NEW HAVEN, CONN.—Just a few weeks ago, it was announced that the anticipated net-zero energy Hotel Marcel New Haven, Tapestry Collection by Hilton, has achieved Passive House certification from Passive House Institute (PHI).
The accomplishment is one in a long series of accomplishments for Bruce Redman Becker, architect and developer of the 165-room hotel that once was the Armstrong Rubber Company Building, aka Pirelli Building.
Green Lodging News spoke with Becker to learn about the Passive House certification and to get caught up on how his LEED Platinum building has performed since it opened in May 2022.
According to the Passive House Institute, at the heart of that organization’s certification is thermal insulation, windows that are well insulated and fitted with low-e glazings, ventilation heat recovery, airtightness of the building, and absence of thermal bridges—an area or component of an object which has higher thermal conductivity than the surrounding materials, creating a path of least resistance for heat transfer.
Ahead of the Curve
As an architect in the green building space, Becker had been familiar with Passive House certification for about five years before pursuing it for Hotel Marcel.
“As part of our goal to be a zero-emission hotel and create as much energy on site, you have to look at not using more energy then you have to and that is where Passive House comes into play,” Becker says. “It is like putting the building on an energy diet. You must be meticulous about the insulation, the quality of the building envelope, you want the windows to be well insulated, and manage solar gain with shading and a low-e coating. You recover the thermal value of the air and have super high efficiency energy air ventilation.”
At Hotel Marcel, triple-glaze windows are in place, for example. In addition to helping to create a tight building, the windows deaden the noise from the adjacent highway.
Becker says LEED and Passive House go together in that they both have to do with indoor air quality and the materials that are used in a building.
A World First
The effort to achieve Passive House certification is one of Becker’s goals to not only do something at one location but to impact the entire industry, he says. Becker is certainly an industry groundbreaker; Hotel Marcel is the first hotel with over 100 rooms to be Passive House certified in the world.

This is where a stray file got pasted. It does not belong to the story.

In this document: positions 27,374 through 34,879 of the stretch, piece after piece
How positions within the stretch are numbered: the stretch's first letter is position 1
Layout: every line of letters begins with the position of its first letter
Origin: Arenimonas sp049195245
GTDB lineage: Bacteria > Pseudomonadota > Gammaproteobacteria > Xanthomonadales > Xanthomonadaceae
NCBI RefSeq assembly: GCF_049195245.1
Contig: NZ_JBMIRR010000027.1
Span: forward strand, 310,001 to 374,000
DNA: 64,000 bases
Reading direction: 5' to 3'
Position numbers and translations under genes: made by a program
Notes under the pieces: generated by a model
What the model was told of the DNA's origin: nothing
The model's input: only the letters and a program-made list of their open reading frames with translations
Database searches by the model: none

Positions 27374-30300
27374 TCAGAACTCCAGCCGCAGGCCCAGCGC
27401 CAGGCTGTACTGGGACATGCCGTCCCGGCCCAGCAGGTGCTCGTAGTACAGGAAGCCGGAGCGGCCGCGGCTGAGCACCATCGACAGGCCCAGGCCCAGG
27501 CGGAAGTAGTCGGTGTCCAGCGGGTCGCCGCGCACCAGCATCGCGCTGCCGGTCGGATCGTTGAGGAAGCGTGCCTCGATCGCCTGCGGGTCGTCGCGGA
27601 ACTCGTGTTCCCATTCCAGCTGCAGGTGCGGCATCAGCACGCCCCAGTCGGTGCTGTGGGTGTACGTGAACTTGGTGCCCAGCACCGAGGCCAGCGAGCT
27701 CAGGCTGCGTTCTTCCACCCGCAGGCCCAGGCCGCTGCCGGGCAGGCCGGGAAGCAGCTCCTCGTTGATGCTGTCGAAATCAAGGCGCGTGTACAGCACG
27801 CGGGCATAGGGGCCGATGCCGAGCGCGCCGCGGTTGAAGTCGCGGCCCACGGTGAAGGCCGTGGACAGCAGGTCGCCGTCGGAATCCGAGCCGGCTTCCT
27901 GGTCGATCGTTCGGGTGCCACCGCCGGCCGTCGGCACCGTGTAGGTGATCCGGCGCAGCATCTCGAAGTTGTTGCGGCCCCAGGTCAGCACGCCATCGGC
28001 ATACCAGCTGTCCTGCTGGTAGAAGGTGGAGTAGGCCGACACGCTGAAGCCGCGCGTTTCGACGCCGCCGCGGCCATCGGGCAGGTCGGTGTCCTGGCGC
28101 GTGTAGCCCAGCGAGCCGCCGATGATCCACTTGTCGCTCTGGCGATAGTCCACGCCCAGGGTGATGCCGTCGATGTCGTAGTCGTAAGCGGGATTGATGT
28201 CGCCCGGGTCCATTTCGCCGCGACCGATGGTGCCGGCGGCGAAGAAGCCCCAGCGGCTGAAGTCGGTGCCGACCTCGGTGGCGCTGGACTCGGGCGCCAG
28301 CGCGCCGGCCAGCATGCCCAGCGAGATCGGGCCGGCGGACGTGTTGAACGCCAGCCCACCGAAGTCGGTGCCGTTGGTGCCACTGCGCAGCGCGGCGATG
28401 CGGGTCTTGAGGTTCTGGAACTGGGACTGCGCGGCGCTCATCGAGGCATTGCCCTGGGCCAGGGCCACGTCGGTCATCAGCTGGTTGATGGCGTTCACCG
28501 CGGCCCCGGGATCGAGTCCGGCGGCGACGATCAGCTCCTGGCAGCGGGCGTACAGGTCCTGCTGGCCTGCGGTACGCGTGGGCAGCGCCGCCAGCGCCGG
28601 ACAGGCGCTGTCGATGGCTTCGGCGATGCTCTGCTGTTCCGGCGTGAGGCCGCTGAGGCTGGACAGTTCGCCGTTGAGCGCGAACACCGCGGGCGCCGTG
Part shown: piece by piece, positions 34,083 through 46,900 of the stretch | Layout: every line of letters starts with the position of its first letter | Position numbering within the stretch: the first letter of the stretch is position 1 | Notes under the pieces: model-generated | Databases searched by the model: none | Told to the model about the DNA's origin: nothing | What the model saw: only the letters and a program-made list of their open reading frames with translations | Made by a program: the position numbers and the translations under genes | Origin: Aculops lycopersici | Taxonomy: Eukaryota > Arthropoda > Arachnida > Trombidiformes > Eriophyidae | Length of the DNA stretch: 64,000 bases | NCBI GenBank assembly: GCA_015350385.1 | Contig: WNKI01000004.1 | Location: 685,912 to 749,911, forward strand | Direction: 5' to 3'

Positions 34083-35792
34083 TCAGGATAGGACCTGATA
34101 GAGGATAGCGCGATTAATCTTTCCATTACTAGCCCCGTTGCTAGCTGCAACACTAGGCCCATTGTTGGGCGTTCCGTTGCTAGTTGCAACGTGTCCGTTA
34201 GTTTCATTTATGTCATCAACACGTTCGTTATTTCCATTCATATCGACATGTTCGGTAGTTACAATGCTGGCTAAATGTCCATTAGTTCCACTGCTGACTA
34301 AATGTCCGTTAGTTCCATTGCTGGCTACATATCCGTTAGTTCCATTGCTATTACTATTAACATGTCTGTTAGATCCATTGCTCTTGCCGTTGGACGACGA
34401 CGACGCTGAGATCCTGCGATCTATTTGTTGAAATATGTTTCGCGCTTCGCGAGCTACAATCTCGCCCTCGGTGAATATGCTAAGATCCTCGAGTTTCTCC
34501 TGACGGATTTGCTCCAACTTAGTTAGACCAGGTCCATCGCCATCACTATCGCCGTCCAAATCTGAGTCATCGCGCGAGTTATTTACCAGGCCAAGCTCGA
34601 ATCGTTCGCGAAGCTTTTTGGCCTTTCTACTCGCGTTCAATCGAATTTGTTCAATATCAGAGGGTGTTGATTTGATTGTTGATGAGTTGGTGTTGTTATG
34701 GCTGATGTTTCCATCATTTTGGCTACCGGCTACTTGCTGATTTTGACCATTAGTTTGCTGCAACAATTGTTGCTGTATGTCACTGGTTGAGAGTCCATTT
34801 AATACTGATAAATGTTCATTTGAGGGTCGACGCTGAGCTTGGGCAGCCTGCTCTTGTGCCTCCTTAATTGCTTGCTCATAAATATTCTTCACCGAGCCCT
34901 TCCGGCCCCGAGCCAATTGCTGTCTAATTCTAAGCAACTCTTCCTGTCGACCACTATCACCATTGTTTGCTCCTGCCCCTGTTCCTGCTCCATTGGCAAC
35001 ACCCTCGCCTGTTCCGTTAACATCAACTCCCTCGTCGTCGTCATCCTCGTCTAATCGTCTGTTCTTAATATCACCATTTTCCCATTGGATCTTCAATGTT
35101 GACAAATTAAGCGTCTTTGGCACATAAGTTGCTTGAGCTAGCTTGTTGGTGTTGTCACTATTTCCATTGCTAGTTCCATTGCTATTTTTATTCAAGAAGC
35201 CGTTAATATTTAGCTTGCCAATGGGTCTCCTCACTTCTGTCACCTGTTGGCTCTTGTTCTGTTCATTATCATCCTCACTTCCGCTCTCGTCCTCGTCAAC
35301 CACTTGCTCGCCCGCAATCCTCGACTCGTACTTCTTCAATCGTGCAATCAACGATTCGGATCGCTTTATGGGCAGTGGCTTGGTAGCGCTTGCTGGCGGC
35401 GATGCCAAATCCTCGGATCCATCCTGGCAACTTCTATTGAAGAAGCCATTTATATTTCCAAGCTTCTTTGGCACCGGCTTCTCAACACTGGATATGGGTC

Becker is also sold on solar. His hotel opened with more than 1,000 solar panels that power the guestrooms, kitchen, laundry facilities and 7,000-square-foot meeting space. He would like to install more solar panels. Power from the sun is stored in batteries. It is tapped into to avoid peak charge periods. The hotel is even paid to export power when it is needed by the local utility. The Hotel Marcel has one MW of storage and will be increasing that in the future.
“Batteries are a much cleaner way of having emergency power,” Becker says.
When first opened last year, Hotel Marcel also created a lot of buzz due to its power-over-ethernet lighting system that reduced lighting energy use by more than 30 percent while also powering the shades. “They are great,” Becker says. “They are using less energy than we modeled. The power-over-ethernet system is a fantastic system. It pays for itself quickly and enhances guest comfort.”
Hotel Marcel also opened with 12 Tesla Superchargers as well as 12 level-two destination universal EV chargers to power-up guests’ electric cars. “They are popular,” Becker says. “We are seeing them used more and more. It gives us a steady stream of customers that use our restaurant or our grab and go.”
‘We Are Rockin’ It’
With a year and a half of operations under its belt, how is Hotel Marcel performing? “We are rocking it,” Becker says. “RevPar is 15 percent better than competition. We sold out this weekend with rates higher than expected. We are attracting a lot of meetings from organizations concerned about their carbon footprint. Our partner Hilton has been very helpful in getting the message out.”
According to the Cornell Hotel Sustainability Benchmarking Index, the average full-service hotel in the New Haven area has energy costs of $16.89 per occupied room. The costs at Hotel Marcel: just $5.15 per occupied room and proof that all the investments Becker is making are paying off.
“At the end of the day it is the pocketbook that will drive buy-in to sustainable design and operations,” Becker says.
He adds that his approach to hospitality has other benefits as well. “It helps with staff retainment and indoor air quality is better.”
Glenn Hasek can be reached at email@example.com.